Madnes’s eyes popped open. He nervously looked about, but no human was in sight.
A pair of paws suddenly smacked him in the face, pressing on his eyelids, and Madnes stumbled back, swatting the attacker away. He clutched at his aching eyeballs. “Ouch! What the—?”
He blinked rapidly. Before him on the railing sat a gray tabby cat. It didn’t seem any different than your average tabby, except its fluffy features had been neatly smoothed. And it wore a suit and cravat on the upper half of its body.
Madnes watched in amazement and horror as the tabby rose to stand on hind legs, bowed with a flourishing paw in greeting, and flashed a far too-big smile at him. “Your vision has been awoken, Madnes Hatter,” said the cat. “I’ve followed you around these many years, waiting for the opportune time when you would be ready. It is a heavy responsibility that lies before you.”
“W-w-what,” Madnes stuttered, unable to wrap his mind around the absurdity before him. “Talking cat? Responsibility? Awakened? What crazy dream am I having.” He slapped the sides of his face in hopes of waking up.
The cat tisked, “Tut-tut, it’s not a dream at all. You’ve seen me before.”
Madnes thought. The funeral, Auntie Rose, the strange tabby by the grave…
“This gift was granted to the Hatter family to carry, long ago. And starting today, it’s your turn,” the tabby said.
Paws suddenly grabbed and turned Madnes’s head, so that he was facing the park and playground not far behind him. It looked every bit a normal playground, just as it always did every day he passed by, but…something was off.
Where rocks littered the playground border, huge red-and-purple mushrooms grew, large enough to sit on. A strange bird with a head shaped like a hammer squawked and dove past a child—the child stared about, as if wondering what had stirred the air, but couldn’t actually see anything.
“There’s never been a bird like that in Okinala before!” Madnes exclaimed.
As he continued to watch, a cluster of bananas ran in a waddling stride across the lawn, wearing little headbands.
“Ninja bananas, to be precise,” the cat corrected.
Madnes rubbed at his eyes, making them water.
“It won’t go away, Madnes. What you’re seeing are lifeforms from another world, Wonderland, as its portals link to Earth, here in Okinala,” the cat explained. “My name is Cheshire, by the way. And I’m here to train you to become the next Madness Solver!”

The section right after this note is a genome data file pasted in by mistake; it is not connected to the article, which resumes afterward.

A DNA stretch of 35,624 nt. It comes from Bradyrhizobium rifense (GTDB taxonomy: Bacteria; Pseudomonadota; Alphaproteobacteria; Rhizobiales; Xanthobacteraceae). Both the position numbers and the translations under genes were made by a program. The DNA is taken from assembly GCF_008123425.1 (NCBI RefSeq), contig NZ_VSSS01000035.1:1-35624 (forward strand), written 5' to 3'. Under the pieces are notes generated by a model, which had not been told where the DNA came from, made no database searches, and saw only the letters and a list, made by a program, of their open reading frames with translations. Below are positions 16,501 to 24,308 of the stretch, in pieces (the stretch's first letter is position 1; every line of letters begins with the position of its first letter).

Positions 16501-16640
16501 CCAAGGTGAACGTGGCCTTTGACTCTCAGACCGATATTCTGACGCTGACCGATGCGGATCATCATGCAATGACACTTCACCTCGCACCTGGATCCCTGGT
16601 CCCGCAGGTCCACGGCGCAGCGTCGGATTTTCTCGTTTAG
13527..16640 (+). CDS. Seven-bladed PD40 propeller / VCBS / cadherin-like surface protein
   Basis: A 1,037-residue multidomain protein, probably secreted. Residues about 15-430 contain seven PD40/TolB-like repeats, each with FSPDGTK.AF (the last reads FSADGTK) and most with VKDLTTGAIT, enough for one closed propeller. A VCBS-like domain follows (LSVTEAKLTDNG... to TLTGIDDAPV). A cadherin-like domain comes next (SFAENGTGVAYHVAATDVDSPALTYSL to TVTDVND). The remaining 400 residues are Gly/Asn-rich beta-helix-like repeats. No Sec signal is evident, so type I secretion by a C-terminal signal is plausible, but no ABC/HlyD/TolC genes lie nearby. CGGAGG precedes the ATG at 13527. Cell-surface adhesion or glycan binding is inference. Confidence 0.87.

Madnes turned his head slowly toward the cat. “The…what?”
“Madness Solver.” Cheshire shrugged as if it were obvious. “The person who works to keep the balance between worlds.”
Cheshire waited, but only confusion and revulsion that a cat was talking crossed Madnes’s features.
“You now see things no one else here can,” Cheshire continued. “Those are mushrooms back in Wonderland, but when in your world, they appear as rocks. The ninja bananas appear like regular bananas to anyone else, but you can see their true form. Only you and those of Wonderland see true forms.” Cheshire’s paws gestured. “It’s common logic that when two worlds collide there are bound to be problems and conflicts. And it’s now your job to solve them before anybody gets hurt.” A paw rubbed his whiskered chin. “To put it another way, you’re the Wonderland peacekeeper. That’s who the Madness Solver is, and what you’ll do.”
“Oh,” was all Madnes could manage to say. He stared at the tabby for one drawn out second, then bolted in the opposite direction—running as fast as his feet could carry him. “No thank you, I don’t need a job that badly!” he shouted over his shoulder.
The farther Madnes ran, the more strange sights he came across. Impossible things and creatures that made no sense. And suddenly, Okinala was no longer boring. It was crazy.
And the future no longer set in stone.
Welcome to Okinala, the island where worlds meet…